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The most important person on the scene of any emergency situation is the rescuer or EMS professional that is providing care. The second-most important person on the scene of any emergency situation is that rescuer or EMS professional’s partner or partners. Every attempt should be made to treat and transport any and all injured or ill patients, but not at the risk of endangering the lives and/or health of the people called to action during such emergencies. In the face of a patient who is altered or combative, restraints of some type may be warranted, and if properly applied, pose little to no risk to patients or to the professionals applying them.
Any time a patient is exhibiting an altered mental status, medical or traumatic causes must be considered, and patients should only be restrained if they are a danger to themselves or others. Preferably, and per local protocol and guidelines, law enforcement should be present and approval should be gained from medical direction. In the event that the providers have decided that restraints are necessary to prevent harm to the patient or harm to others and permission has been granted either directly from online medical control or through protocol, it is important to follow certain steps.
- It is imperative for an EMS professional to have adequate help at the scene and to plan the restraint in detail prior to undertaking the task, as many patients that are exhibiting altered mental status will be extremely difficult to control.
- Only the force necessary for restraint should be applied and every participant must make sure to remain in control of themselves.
- The range of motion of the patient’s arms and legs should be estimated (the "striking distance"), with the intent to stay beyond that range until ready to apply the restraints. Once the decision has been made, adequate help has been gained, and a plan is in place, act quickly.
- One EMS professional should be assigned the job of talking to the patient throughout the restraint process.
- Ideally, four EMS professionals, one assigned to each limb, should approach the patient all at the same time, and work to secure the limbs of the patient with equipment approved by medical direction.
- A patient should never be secured face down, and
- EMS professionals should have access to the patient’s airway at all times.
For spitting patients or patients who are exerting excessive force, considerations for the administration of oxygen by nonrebreather mask should be made. As with any patients in an emergency situation, airway, breathing, and circulation (ABC) should be reassessed frequently.
- The documentation of the indications for restraining a patient and the technique used to restrain them could be used in legal situations later, so the rescuer or EMS professional should be sure to include everything that happens and why in great detail.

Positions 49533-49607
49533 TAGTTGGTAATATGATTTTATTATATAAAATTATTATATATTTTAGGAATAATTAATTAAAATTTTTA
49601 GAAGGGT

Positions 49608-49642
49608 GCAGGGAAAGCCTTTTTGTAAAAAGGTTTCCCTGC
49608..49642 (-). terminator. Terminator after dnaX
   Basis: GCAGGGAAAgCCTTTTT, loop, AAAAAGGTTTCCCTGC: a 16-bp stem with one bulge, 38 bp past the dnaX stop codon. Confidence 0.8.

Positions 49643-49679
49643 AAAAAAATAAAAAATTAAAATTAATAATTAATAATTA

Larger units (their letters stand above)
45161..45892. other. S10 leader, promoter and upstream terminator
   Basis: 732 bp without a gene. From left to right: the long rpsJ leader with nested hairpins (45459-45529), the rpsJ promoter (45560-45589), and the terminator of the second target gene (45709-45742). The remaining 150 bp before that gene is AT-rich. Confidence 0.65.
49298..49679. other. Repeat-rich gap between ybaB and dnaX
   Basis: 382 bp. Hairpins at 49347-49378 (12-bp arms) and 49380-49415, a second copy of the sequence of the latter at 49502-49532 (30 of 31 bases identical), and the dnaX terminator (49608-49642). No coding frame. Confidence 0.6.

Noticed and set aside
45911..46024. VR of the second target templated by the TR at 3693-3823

Some types of restraints commonly approved by medical direction for use in EMS services include the
- simple cravats or triangle bandages,
- soft restraints, and in certain cases,
- handcuffs (with law enforcement always at the side of the patient, even during transport).
TRIANGLE BANDAGES: fashioned to function as restraints by opening and unrolling them until they are long and a few inches wide.
The triangle bandage should be folded over where the loose end are together and then pulled through the closed end, creating a cinch-like mechanism. This is threaded over each of the patient's hands to the wrists and secured to the stretcher or cot, usually one hand above the head and one hand at the side. This same method of constructing a restraint from a triangle bandage can be applied to each leg, with the constructed restraint cinched at the ankle and secured with both legs straightened out, secured to the stretcher or cot. These restraints function in such a way that they tighten as the patient struggles to free themselves.
ROLLED OR FOLDED SHEET: Often, a rolled or folded flat sheet can be used instead of triangular bandages to restrain the legs of a patient exhibiting altered mental status or combative nature. Another option for using a folded sheet is to place it around the patient’s torso, to prevent him or her from creating distance between themselves and the stretcher or cot. Close attention should be used any time a restraint is applied to the chest of a patient to make sure the restraint does not impede adequate respiration.
Commercially manufactured soft restraints are available for purchase and are an option for longer periods of restraint or when higher quality restraints are necessary.
HANDCUFFS: Handcuffs are able to be used (again, per protocol or medical direction) only when a patient is extremely violent or is in police custody (i.e., under arrest), and still only when a police officer with the key is able to be at the side of the patient for the entire transport.
Restraining patients who are exhibiting dangerous altered mental status or who are combative is a skill that requires quick thinking, adequate personnel, the correct equipment, and frequent reassessment, but can be done professionally and with respect.